Oppose the witch-hunt of student protesters in Britain

By Socialist and International Students for Social Equality (Britain)
13 November 2010

The Socialist Equality Party and the International Students for Social Equality call on working people and students to oppose the vicious witch-hunt of those involved in the anti-education cuts protest at Conservative Party HQ. Its aim is to criminalise any serious manifestation of dissent and opposition to the government’s brutal austerity measures.

The events of November 10 at Millbank Tower were relatively minor instances of vandalism and trespass. The damage is nothing in comparison to the real economic vandalism being carried through by the Conservative-Liberal Democrat government. Through its austerity measures it has set out to destroy the livelihoods and essential social provisions on which working people depend, while filling the coffers of the banks and super-rich.

Yet those arrested―and potentially hundreds of others who will now be hunted down by the police using CCTV and news footage―are now portrayed as a major threat to “law and order”. Young people―many of them taking part in their first protest―are savaged by the media as violent thugs and hooligans.

The Daily Mail, for example, denounced the “Riot rabble who targeted Tory HQ” and claimed to have “Unmasked, the hardcore leaders of the student mob”. It printed a series of pictures of those arrested alongside biographical details designed to portray them as privileged and ungrateful upstarts. This and numerous articles in rival publications focus on allegations that the incident was “orchestrated and inflamed by a number of far-Left groups.”

Reports on the night of a handful of police officers injured, had, just 24 hours later, increased exponentially to 41―apparently “none seriously”. Given that most of the protest was filmed, there is no evidence to substantiate such wild claims. Indeed one of the main complaints of the political establishment and the media is that Superintendent Roger Gomm, the gold commander in charge of policing the protest, at first deployed just 225 officers and this figure only doubled even after reinforcements from the Territorial Support Group (TSG) were brought in.

What in fact happened is that protesters were largely picked off for arrest once they were away from Millbank Tower and the glare of TV and press cameras. In total 54 arrests were made, including 10 children, and 250 others searched and photographed.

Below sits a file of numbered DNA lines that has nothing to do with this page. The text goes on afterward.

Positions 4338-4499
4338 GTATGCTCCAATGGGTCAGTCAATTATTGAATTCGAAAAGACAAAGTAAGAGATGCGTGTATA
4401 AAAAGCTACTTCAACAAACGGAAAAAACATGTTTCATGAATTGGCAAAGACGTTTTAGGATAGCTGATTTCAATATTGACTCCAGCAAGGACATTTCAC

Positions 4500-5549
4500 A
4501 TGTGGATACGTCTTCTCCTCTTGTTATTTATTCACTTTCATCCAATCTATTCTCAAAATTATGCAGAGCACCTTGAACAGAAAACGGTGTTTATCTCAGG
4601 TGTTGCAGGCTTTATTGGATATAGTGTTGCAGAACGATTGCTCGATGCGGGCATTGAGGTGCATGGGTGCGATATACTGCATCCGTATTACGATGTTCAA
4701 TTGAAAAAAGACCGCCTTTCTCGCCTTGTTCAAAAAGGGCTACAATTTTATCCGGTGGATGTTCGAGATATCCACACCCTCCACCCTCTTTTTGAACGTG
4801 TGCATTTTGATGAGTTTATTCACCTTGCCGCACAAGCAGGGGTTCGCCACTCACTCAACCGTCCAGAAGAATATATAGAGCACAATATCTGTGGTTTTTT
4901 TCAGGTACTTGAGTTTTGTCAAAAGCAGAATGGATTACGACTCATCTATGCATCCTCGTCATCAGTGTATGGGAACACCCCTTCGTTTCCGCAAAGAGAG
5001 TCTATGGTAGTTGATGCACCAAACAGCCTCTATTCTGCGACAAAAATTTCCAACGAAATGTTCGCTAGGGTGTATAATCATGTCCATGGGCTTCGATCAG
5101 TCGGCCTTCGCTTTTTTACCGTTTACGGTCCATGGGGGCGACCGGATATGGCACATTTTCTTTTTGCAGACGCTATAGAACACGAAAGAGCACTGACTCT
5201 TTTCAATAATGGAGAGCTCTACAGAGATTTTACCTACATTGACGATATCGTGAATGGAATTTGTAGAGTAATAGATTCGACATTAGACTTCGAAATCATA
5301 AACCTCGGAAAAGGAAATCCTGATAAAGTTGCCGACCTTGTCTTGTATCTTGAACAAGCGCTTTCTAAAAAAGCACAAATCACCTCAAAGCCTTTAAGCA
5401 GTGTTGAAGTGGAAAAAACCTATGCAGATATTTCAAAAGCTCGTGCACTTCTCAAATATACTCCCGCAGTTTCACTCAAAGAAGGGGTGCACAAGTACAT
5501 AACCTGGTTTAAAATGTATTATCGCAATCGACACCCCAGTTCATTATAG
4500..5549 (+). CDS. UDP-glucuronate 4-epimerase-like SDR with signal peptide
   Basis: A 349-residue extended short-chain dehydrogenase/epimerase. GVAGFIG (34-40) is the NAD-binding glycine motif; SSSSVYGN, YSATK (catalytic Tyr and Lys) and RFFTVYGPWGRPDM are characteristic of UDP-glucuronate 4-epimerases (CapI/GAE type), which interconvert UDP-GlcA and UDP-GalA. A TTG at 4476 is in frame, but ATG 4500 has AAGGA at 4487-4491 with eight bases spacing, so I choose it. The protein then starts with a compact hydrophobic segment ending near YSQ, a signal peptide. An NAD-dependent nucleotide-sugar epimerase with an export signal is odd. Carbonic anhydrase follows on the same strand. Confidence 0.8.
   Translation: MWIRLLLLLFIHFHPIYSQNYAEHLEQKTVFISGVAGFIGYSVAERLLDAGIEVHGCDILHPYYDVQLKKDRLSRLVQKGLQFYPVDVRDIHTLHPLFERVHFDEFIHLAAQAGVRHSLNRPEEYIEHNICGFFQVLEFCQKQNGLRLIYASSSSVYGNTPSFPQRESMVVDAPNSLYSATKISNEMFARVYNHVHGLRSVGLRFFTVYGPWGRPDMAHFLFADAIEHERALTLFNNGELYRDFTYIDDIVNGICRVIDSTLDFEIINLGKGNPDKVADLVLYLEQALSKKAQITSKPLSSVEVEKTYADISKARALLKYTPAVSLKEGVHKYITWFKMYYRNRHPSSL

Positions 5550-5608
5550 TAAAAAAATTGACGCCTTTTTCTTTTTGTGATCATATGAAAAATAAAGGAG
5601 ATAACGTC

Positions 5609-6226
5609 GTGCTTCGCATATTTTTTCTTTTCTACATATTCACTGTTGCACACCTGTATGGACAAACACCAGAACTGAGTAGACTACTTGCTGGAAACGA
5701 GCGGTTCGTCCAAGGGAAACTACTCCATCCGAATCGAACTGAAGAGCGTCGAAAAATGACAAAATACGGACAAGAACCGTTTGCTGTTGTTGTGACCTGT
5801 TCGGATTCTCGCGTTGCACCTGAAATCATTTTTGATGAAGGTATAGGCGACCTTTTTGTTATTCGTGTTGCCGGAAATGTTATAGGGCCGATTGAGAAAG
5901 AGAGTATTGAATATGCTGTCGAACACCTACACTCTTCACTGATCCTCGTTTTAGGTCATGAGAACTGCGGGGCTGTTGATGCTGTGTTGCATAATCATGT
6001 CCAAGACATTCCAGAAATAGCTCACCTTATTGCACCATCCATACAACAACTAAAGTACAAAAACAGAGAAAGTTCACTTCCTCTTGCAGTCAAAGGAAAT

The government is now baying for blood, with Prime Minister David Cameron calling for “a very violent group of people” to be hunted down and subject to “the full force of the law”.

The scale of repression being planned is indicated by the statement by Paul McKeever, the chair of the Police Federation. He said that the search for protesters is centred on a man who threw a fire extinguisher from the roof of the Millbank building, who he says should be charged with “attempted murder”. A 23-year old Cambridge student has now been arrested.

A parallel campaign is under way focusing on an internal inquiry into complaints by politicians, riot police and “rank-and-file officers” that policing was “too softly-softly”―the result of concerns not to be seen batoning and kettling demonstrators after last year’s G20 protest and the police murder of newspaper vendor Ian Tomlinson.

The Millbank protest is being used as an excuse to legitimise police brutality against broad layers of workers and youth, now being moved into political struggle against the government and the employers.

A chorus of politicians, police and hack journalists are insisting that, faced with widespread hostility to government cuts that can erupt at any time, there is no place for such “restraint”. Police Minister Nick Herbert told Parliament, “The police have to strike a balance between dealing promptly and robustly with violence and unlawful activity on the one hand, and allowing the right to protest on the other. Clearly, in this case, the balance was wrong.”

The Metropolitan Police Federation said it was “decision time” on how the country wanted protests to be policed, asking, “Are the police to enforce the law and be given the resources and tactics to do so, or is the plan for them to stand back and keep their fingers crossed?”

Those denouncing the protest as unacceptable are the very forces that have systematically closed down every democratic mechanism through which working people can make their voices heard. It is the indifference of the political elite that has convinced young people that the only way forward is direct action. From the mass protests against the Iraq war, to the imposition of the latest austerity measures, all the official parties have made clear their utter contempt for the wishes of millions of working people.

The planned clampdown on protests is backed by the Labour Party, which supports the programme of austerity and spent billions bailing out its backers in the City of London. As for the trade unions, they have made clear they will not lift a finger in defence of jobs, working and social conditions and democratic rights. This is the significance of the immediate denunciation of those involved in the occupation of Tory HQ by the National Union of Students, which was the first to claim that the demonstration had been “hijacked” by troublemakers.

This cannot be allowed to pass unopposed. The working class must defend its own, particularly when young people defending the elementary right to an education on which their futures depend are targeted. Protests must be organised to demand that all charges are withdrawn and there should be a policy of non-cooperation with the police trawling operation. Such a principled stand is essential to the forging of a mass social and political movement against the Tory-Lib Dem government.